Allergen Immunotherapy Guidelines
Allergen Immunotherapy Guidelines
EAACI has a long history and strong ethos in implementing the latest research findings to deliver better healthcare for patients with allergies. Over the last decades, this mission has become even more important with allergic diseases now affecting the lives of millions of people worldwide. This represents a major burden for patients as well as their clinicians, governments, legislators and regulators. The current challenge is to deliver appropriate treatments that are able to prevent lifetime disabilities, shifting from “treating a disease“ to “promoting health” in a sustainable context.
Allergen immunotherapy (AIT) has been used for a century. Several terms including “desensitisation”, “hyposensitisation “ and “vaccines” have been used, and often misused, to indicate the administration of incremental doses of allergenic substances to reduce the clinical manifestations of allergy. However, AIT has also been the subject of considerable controversy regarding its efficacy. The dispute has impacted on the dissemination of knowledge about AIT, the availability of the products in many countries and the relevant policies for their reimbursement. Some of these issues result from an inadequate translation of scientific data into daily practice, with clinical judgment being established on expert opinion instead of the objective evaluation of valid scientific studies.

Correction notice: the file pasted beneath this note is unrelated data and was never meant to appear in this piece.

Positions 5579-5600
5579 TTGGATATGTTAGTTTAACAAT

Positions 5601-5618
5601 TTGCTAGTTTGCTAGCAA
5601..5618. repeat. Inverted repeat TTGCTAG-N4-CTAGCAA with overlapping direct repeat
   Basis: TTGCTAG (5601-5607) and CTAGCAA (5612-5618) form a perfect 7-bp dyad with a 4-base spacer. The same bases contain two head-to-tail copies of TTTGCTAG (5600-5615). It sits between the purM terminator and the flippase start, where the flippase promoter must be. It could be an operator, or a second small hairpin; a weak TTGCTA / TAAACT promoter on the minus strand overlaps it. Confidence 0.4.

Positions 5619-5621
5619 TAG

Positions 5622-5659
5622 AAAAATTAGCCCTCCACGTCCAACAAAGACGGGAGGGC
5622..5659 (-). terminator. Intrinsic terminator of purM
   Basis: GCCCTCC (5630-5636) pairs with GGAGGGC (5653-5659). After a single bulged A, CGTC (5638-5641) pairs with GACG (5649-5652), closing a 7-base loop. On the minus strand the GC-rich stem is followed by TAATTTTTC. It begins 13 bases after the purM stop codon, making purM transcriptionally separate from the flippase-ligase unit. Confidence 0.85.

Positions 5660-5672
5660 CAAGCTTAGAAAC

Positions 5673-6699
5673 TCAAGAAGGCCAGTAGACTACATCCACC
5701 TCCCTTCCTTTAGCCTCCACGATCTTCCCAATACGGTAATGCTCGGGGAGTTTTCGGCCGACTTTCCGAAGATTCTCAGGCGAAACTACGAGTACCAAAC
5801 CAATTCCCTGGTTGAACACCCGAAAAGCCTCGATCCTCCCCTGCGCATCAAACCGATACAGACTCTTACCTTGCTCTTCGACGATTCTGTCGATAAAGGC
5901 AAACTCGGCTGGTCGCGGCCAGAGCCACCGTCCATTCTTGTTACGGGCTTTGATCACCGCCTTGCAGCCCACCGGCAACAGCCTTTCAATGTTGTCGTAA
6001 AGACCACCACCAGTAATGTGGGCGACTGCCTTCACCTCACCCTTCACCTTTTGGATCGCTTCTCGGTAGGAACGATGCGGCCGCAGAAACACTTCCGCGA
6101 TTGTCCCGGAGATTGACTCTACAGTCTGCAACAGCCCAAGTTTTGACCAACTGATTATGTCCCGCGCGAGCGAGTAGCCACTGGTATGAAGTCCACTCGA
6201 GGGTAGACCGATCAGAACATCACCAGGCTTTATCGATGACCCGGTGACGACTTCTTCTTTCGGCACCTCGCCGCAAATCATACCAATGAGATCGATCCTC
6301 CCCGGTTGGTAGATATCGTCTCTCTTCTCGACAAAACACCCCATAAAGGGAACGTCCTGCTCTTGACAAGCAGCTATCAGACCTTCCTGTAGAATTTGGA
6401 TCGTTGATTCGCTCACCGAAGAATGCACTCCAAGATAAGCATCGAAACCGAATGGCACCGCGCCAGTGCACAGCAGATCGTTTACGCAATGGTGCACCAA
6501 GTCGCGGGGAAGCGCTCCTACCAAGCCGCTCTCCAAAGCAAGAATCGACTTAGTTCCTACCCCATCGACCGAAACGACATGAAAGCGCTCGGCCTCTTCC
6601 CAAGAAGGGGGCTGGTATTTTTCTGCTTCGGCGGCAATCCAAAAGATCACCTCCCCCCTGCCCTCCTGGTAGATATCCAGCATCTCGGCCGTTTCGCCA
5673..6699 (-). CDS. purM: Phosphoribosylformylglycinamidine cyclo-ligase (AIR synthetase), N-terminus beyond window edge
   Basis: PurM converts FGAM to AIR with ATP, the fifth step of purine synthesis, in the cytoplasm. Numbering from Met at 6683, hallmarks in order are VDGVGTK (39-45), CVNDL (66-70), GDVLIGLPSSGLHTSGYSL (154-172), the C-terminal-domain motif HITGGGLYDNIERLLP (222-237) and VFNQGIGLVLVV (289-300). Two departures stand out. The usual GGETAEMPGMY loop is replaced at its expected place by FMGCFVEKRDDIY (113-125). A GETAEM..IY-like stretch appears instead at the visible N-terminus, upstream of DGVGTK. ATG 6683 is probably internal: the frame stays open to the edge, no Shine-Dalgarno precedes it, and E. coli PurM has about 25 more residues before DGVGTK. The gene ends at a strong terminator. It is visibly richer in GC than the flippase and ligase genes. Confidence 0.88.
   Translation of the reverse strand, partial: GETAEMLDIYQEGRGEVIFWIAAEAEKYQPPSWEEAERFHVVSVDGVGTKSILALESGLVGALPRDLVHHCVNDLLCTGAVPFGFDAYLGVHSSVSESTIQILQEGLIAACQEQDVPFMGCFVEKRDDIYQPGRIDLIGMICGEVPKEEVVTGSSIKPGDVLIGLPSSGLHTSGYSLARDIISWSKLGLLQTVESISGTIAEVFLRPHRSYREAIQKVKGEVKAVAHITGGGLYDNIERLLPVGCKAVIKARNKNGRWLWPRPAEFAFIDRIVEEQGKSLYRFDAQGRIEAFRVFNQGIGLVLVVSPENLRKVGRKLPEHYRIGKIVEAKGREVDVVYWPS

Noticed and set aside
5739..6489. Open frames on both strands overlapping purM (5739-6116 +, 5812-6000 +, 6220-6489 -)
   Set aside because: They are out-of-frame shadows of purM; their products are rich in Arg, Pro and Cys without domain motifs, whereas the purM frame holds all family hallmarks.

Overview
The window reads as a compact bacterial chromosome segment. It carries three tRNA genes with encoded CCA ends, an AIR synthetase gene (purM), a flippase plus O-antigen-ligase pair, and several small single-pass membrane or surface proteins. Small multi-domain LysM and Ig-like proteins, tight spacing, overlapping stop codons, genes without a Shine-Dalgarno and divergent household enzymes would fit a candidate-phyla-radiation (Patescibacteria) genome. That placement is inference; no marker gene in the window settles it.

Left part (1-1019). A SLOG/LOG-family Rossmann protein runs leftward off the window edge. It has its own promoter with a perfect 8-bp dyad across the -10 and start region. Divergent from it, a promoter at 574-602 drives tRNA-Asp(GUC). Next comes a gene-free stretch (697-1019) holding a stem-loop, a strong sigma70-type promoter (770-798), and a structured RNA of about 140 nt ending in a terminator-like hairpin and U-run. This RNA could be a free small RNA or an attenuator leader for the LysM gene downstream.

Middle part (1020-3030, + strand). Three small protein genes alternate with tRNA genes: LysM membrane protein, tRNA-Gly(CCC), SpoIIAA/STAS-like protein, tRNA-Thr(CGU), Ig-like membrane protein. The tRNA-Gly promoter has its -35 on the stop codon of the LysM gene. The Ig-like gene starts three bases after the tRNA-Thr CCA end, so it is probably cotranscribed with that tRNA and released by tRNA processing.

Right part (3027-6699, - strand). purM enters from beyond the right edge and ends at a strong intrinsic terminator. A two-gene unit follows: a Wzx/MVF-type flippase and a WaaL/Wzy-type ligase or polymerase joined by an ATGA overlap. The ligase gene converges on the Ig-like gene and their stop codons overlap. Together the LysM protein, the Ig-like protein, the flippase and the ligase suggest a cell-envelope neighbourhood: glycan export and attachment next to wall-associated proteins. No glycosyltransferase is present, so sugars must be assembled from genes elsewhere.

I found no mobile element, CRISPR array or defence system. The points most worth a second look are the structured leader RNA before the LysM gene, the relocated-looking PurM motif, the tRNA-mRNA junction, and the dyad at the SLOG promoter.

These Guidelines for clinical practice aim to define the current literature, and they have synthesised the scientific evidence in a well-structured, systematic and reproducible process. This has been combined with the expertise of clinicians, the preferences of patients and the needs of policymakers. The purpose has been to develop clinically valid, operational recommendations which serve as a strong basis to help the allergist advocate for AIT, practitioners to refer patients to appropriate management, the patients to request the best standard of care for their disease and quality of life and the regulators to evaluate the sustainability for the health-care system. Of note, these recommendations cannot, and will not, stand forever but will need to be revised as soon as new research developments are available.
These guidelines follow the previous guidelines on Food Allergy and Anaphylaxis. Together, they have defied a crucial change resulting in a framework of a rigorous methodological approach for future guidelines. The ambition for EAACI is to drive the perception of clinicians and stakeholders from relying on old “pre-cooked recipes“ to focusing on critical thinking and the applicability of the recommendations.
Almost all the EAACI groups have worked on these AIT Guidelines. It is thanks to the tireless efforts of the many Task Force Chairs, the Sections and the Interest Groups that we have been able to develop comprehensive Guidelines. We also need to thank the commitment of the EAACI members who contributed through public comment, the Board of Officers and the Executive Committee and almost 100 experts from all over the world who have worked with enthusiasm and who have been instrumental in maintaining the pace over the last 2 years. We feel privileged for their vision and continuous support.
This is, indeed, the start of the journey. Implementing the Guidelines both nationally and internationally will measure the success of this project. We are sure that EAACI members have the strength and dedication to accomplish this achievement.